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  • Writer's pictureDr. Scott Dueker

Explanatory Fictions and Private Events

One of the concepts of behavior analysis that I consistently see students struggle with mastering is an explanatory fiction. On the surface, it seems like something that should be a no-brainer. But until you have a strong grasp of what behaviorism is about, it can be very confusing. It is like things being partially hidden behind a curtain of irrelevant details. (Yeah, I had to explain the associated picture.)

We just completed an assignment in the class I teach where the students were to identify whether a scenario was a testable hypothesis or explanatory fiction. I kept seeing the same mistakes across multiple sections of the class. And they generally related to a mis-identification of what behavior analysis covers.

Several of the scenarios used private events to describe the cause of the behavior. “Marie bites her nails when she is nervous” was one such scenario. This was identified as a testable hypothesis way more times that it should have been. Being nervous is a private event. It is a hypothetical construct that we assign to others based on our own personal learning history. We can’t know that Marie is nervous. All we can do is examine her behavior. And, how do you ethically test nervousness?

Another example was “Sandy gets cranky when she’s hungry.” This one posed a couple of problems. First, the behavior, “cranky” is neither objective nor measurable and could easily mean different things to different observers. That makes it almost impossible to test. More than that though, hungry is another private event. We can’t know that she is hungry. The best we can do is say she has not eaten for X number of hours and, based on our own experience having not eaten for that long, assume that she is feeling the same. So, explanatory fiction.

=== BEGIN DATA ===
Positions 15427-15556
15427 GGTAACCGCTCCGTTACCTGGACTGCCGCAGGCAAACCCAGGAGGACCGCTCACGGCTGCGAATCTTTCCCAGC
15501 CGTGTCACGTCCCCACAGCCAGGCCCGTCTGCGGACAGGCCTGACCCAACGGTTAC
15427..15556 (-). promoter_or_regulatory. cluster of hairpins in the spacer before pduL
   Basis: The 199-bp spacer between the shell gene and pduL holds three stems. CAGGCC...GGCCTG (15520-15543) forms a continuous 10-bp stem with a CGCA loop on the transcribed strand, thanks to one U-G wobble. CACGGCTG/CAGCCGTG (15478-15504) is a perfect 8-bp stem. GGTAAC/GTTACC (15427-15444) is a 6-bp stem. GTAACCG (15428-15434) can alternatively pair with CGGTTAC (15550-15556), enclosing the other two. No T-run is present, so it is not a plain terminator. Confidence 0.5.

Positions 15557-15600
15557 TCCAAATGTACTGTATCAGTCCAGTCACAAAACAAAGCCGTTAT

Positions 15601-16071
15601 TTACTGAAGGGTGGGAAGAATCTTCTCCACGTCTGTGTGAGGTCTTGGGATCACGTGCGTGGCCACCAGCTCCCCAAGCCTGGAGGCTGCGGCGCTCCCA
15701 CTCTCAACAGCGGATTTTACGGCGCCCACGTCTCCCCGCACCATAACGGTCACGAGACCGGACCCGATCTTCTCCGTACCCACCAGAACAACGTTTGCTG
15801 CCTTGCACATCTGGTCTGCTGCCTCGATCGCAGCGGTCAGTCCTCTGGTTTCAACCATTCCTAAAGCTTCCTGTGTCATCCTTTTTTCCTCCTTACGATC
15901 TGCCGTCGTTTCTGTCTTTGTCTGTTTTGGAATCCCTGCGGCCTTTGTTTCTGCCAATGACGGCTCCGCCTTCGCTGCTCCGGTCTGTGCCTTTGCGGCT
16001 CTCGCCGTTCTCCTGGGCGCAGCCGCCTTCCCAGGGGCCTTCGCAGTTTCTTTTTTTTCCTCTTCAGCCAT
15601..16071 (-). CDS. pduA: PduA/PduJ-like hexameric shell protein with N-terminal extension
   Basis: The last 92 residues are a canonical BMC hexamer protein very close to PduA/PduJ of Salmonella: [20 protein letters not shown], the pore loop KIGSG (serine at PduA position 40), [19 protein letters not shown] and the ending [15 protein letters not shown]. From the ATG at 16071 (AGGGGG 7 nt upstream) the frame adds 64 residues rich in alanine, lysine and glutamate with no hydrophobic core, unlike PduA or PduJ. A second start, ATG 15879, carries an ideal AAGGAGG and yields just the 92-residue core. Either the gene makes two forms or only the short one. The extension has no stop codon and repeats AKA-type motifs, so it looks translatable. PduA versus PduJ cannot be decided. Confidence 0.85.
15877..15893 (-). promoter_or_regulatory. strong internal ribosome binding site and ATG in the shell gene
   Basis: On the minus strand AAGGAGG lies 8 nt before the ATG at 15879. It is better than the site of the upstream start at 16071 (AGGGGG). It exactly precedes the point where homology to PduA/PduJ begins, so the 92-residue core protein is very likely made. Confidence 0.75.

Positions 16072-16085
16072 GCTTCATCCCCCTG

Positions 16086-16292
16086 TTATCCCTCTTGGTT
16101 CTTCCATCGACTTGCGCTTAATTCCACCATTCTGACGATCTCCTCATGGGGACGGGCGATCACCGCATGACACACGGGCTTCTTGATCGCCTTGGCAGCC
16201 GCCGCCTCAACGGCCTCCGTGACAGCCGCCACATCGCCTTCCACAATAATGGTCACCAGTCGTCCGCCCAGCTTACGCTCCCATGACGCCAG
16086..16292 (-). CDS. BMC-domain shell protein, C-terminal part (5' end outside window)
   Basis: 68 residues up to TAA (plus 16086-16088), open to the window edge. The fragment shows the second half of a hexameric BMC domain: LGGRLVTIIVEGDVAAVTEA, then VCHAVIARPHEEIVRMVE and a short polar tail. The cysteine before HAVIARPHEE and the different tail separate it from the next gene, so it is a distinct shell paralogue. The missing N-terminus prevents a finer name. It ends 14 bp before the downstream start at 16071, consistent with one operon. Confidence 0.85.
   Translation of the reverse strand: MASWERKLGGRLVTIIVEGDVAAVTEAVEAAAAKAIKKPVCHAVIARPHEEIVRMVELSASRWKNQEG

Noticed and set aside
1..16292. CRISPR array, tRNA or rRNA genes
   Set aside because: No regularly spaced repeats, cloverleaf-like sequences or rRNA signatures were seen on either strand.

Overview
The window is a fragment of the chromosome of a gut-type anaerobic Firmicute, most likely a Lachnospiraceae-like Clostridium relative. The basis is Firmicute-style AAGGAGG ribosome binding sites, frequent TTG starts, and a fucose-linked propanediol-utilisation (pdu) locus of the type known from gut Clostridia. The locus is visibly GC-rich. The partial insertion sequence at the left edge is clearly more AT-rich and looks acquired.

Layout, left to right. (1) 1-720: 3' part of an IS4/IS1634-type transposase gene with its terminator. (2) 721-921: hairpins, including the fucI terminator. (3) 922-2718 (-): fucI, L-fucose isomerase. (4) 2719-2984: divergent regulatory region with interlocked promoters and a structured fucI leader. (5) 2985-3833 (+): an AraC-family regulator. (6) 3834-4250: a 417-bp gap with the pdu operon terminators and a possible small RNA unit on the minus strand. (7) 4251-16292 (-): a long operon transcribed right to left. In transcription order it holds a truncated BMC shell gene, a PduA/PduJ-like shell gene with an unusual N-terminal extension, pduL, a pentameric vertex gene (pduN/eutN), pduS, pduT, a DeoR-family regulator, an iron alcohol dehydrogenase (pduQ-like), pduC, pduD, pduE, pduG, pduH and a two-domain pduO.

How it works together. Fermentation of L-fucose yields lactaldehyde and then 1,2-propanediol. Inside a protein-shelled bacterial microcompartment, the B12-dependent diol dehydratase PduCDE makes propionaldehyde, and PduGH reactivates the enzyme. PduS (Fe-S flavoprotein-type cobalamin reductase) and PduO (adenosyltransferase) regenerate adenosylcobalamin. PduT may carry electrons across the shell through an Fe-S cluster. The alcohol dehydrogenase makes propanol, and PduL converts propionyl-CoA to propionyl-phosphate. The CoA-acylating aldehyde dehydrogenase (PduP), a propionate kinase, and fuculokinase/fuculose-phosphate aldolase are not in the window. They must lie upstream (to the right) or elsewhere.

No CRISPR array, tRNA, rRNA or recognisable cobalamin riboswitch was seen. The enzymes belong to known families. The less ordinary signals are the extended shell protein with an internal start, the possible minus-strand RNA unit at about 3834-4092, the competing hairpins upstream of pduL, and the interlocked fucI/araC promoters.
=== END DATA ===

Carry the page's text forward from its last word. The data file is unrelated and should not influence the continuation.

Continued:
And that’s how I explained it to those who missed those things. Private events, while still a part of behavior analysis, can’t be part of an explanation of behavior since we want observable and measurable dimensions of behavior. I also suggest considering how you can test the hypothesis. Can you take each part of the scenario and devise a way to empirically test it using what you know about behavior?

I think that many people assume that everyone knows what nervousness or hunger is and could identify it consistently. But how do you identify nervousness? By the behavior you see the person exhibiting. Nail biting. Fidgeting. Those behaviors can also be associated with other states of being. Fidgeting could come from an uncomfortable seating position or itchy clothing. Neither of which reflect being nervous. So, the consistency is lacking in using nervous as a cause of an observable behavior. Same for nail biting. There could be an uncomfortable hangnail that needs attending.

Remember that private events are a part of behavior analysis, but we can only access them through the observable behavior of others. Using our own construct of the private event to attribute a cause to the behavior of others is not helpful and could actually lead us down the wrong path. Things are hidden from our view. A fascinating topic for another post.

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